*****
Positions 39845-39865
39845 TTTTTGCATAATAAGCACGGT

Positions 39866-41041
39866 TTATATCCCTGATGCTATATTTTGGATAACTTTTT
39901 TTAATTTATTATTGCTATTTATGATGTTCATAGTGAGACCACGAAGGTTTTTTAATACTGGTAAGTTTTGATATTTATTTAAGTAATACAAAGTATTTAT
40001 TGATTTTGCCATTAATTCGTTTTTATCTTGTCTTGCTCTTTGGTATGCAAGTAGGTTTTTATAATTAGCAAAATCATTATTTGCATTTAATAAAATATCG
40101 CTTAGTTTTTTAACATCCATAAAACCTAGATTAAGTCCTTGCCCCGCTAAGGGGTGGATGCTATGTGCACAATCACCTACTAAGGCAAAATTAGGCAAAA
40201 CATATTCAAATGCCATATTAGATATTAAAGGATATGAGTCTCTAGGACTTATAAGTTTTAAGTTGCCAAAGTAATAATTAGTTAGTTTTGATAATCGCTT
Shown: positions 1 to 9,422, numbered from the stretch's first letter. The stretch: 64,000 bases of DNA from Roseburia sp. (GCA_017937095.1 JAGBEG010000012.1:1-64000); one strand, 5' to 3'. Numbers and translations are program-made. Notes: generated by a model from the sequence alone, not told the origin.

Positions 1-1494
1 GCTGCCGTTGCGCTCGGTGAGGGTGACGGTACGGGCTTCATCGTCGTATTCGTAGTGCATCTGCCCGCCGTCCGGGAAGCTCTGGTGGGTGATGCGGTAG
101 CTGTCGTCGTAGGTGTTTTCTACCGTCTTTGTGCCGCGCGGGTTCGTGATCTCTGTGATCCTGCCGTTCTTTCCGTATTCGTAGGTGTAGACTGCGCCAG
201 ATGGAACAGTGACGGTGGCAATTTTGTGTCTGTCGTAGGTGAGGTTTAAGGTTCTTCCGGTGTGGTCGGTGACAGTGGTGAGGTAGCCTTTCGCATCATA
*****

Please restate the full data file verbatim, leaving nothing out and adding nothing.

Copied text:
Positions 39845-39865
39845 TTTTTGCATAATAAGCACGGT

Positions 39866-41041
39866 TTATATCCCTGATGCTATATTTTGGATAACTTTTT
39901 TTAATTTATTATTGCTATTTATGATGTTCATAGTGAGACCACGAAGGTTTTTTAATACTGGTAAGTTTTGATATTTATTTAAGTAATACAAAGTATTTAT
40001 TGATTTTGCCATTAATTCGTTTTTATCTTGTCTTGCTCTTTGGTATGCAAGTAGGTTTTTATAATTAGCAAAATCATTATTTGCATTTAATAAAATATCG
40101 CTTAGTTTTTTAACATCCATAAAACCTAGATTAAGTCCTTGCCCCGCTAAGGGGTGGATGCTATGTGCACAATCACCTACTAAGGCAAAATTAGGCAAAA
40201 CATATTCAAATGCCATATTAGATATTAAAGGATATGAGTCTCTAGGACTTATAAGTTTTAAGTTGCCAAAGTAATAATTAGTTAGTTTTGATAATCGCTT
Shown: positions 1 to 9,422, numbered from the stretch's first letter. The stretch: 64,000 bases of DNA from Roseburia sp. (GCA_017937095.1 JAGBEG010000012.1:1-64000); one strand, 5' to 3'. Numbers and translations are program-made. Notes: generated by a model from the sequence alone, not told the origin.

Positions 1-1494
1 GCTGCCGTTGCGCTCGGTGAGGGTGACGGTACGGGCTTCATCGTCGTATTCGTAGTGCATCTGCCCGCCGTCCGGGAAGCTCTGGTGGGTGATGCGGTAG
101 CTGTCGTCGTAGGTGTTTTCTACCGTCTTTGTGCCGCGCGGGTTCGTGATCTCTGTGATCCTGCCGTTCTTTCCGTATTCGTAGGTGTAGACTGCGCCAG
201 ATGGAACAGTGACGGTGGCAATTTTGTGTCTGTCGTAGGTGAGGTTTAAGGTTCTTCCGGTGTGGTCGGTGACAGTGGTGAGGTAGCCTTTCGCATCATA